It is not always clear whether an employee is raising a grievance or making a protected whistleblowing disclosure. However, it is important to be able to recognise the difference in order to be in a position to react appropriately and follow the correct process.

What is a protected disclosure?

While not defined in legislation, whistleblowing is the disclosure of information which relates to a suspected wrongdoing or danger in the workplace. To be protected by the 'whistleblowing legislation', workers must have made a 'protected disclosure'.

For a disclosure to qualify as a 'protected disclosure':

  1. It has to disclose information, not merely allegations;
  2. It must convey facts which the worker reasonably believes tend to show that one or more of the six specified types of malpractice or failure has taken place, is taking place or is likely to take place. The categories of wrongdoing covered are criminal offences; breach of any legal obligation; miscarriages of justice; danger to health and safety; damage to the environment; or the deliberate concealing of information about any of these things;
  3. The worker must reasonably believe that the disclosure is in the public interest; and
  4. It has been made to one of the categories of people listed in the legislation, and the relevant conditions for disclosing to that person must have been met.


Whistleblowing protection can apply even if the worker has not yet made a protected disclosure, where the employer is aware that the worker is considering doing so. Further, disclosures made after the termination of employment can be protected, provided there is some connection between the disclosure and the former employment.

Protection for whistleblowers

Workers have the right not to be subjected to a detriment on the ground that they have made a protected disclosure. A detriment can include disciplinary action, denial of promotion, a reduction in hours and harassment, for example.

The dismissal of an employee, or their selection for redundancy, will be automatically unfair if the reason (or, if more than one, the principal reason) for dismissal is that they have made a protected disclosure. Importantly, there is no minimum service requirement in order to bring a whistleblowing unfair dismissal claim and no cap on the amount of compensation that may be awarded.

Protected disclosure v grievance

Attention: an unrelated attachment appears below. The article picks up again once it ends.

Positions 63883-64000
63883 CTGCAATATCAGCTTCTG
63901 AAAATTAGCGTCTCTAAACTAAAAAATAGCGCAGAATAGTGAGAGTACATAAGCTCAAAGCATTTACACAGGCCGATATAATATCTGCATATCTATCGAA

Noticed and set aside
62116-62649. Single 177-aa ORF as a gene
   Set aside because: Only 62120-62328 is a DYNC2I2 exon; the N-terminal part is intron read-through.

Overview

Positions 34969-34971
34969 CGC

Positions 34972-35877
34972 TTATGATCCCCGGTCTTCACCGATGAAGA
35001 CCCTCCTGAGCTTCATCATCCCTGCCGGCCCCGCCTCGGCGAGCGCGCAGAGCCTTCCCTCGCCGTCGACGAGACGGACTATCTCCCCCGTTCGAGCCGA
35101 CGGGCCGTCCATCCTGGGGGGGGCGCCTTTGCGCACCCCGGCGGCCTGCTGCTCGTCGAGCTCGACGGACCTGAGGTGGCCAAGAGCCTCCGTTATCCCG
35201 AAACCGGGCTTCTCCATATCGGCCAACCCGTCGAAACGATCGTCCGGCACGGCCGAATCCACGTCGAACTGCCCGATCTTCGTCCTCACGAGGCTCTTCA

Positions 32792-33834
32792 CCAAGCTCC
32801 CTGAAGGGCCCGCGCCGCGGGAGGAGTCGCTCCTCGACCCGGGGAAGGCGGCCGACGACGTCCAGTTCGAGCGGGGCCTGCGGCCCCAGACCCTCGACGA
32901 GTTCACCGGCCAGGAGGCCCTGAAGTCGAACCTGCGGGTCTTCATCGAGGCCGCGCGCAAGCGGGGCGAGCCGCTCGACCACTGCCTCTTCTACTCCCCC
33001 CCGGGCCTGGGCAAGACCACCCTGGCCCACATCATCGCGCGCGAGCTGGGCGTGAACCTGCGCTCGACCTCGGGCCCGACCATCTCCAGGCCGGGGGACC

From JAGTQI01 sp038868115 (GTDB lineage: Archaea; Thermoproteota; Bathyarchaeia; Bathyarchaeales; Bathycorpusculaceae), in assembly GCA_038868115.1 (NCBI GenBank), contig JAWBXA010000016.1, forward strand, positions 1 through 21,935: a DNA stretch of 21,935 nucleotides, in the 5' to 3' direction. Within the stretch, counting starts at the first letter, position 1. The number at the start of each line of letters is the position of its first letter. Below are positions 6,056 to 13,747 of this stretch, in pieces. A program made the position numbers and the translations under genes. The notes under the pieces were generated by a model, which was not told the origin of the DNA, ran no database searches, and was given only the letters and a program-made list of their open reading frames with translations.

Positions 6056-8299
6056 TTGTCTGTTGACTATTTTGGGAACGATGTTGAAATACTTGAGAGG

A grievance is a complaint about something which concerns an employee individually and which relates to their employment or working conditions e.g. a complaint about how they are being treated by their line manager.

Sometimes it can be difficult to tell whether a complaint is being raised as a grievance or as a whistleblowing disclosure. For instance, a complaint about working hours may appear initially to be a grievance but could, if it relates to a group of employees being forced to work certain hours, be a disclosure that an employer is breaching the Working Time Regulations 1998.

The individual making a disclosure may not necessarily specify that they believe that they are making a protected disclosure. Employees may even submit a grievance and later claim this was them 'blowing the whistle'.

On receipt of a grievance, employers should think about whether it might fall within the parameters of their whistleblowing policy, and so which process to follow. Consider the following:

  • Does the grievance relate to one or more of the six types of 'wrongdoing'? For example, if an employee complains about wires being strewn across the office floor, question whether they are raising a grievance or expressing concerns that health and safety rules are being violated.
  • Could the complaint satisfy the public interest requirement? Think about the number of people affected; the nature of the interests affected and the extent to which they are affected by the wrongdoing; the nature of the wrongdoing; and the identity of the alleged wrongdoer. This can be particularly difficult to assess in the context of a sexual harassment complaint.


It is important to conduct a fair investigation into any whistleblowing concerns because, in addition to the protection the person blowing the whistle has, significant reputational damage and/or adverse publicity could result if allegations of wrongdoing are ultimately aired in public.

HR Academy: whistleblowing

We are seeing a notable increase in queries and tribunal claims involving whistleblowing. At our first Brodies Academy for HR Professionals for 2024 we will cover:

  • A recap of the whistleblowing legislation, including what is whistleblowing?
  • Differences and interaction between whistleblowing and grievance policies
  • Practical guidance for what to do when an employee blows the whistle – investigating and giving feedback
  • Key legal risks and pitfalls to avoid
  • Obligations owed by HR/the business to regulators and other third parties


In addition, we are going to be joined by the team at SeeHearSpeakUp, an AAB Group Company who will give a demonstration of their confidential whistleblowing service. If you are interested in attending, please register using one of the links below:

Contributor

Nicola Bronsky

Trainee Solicitor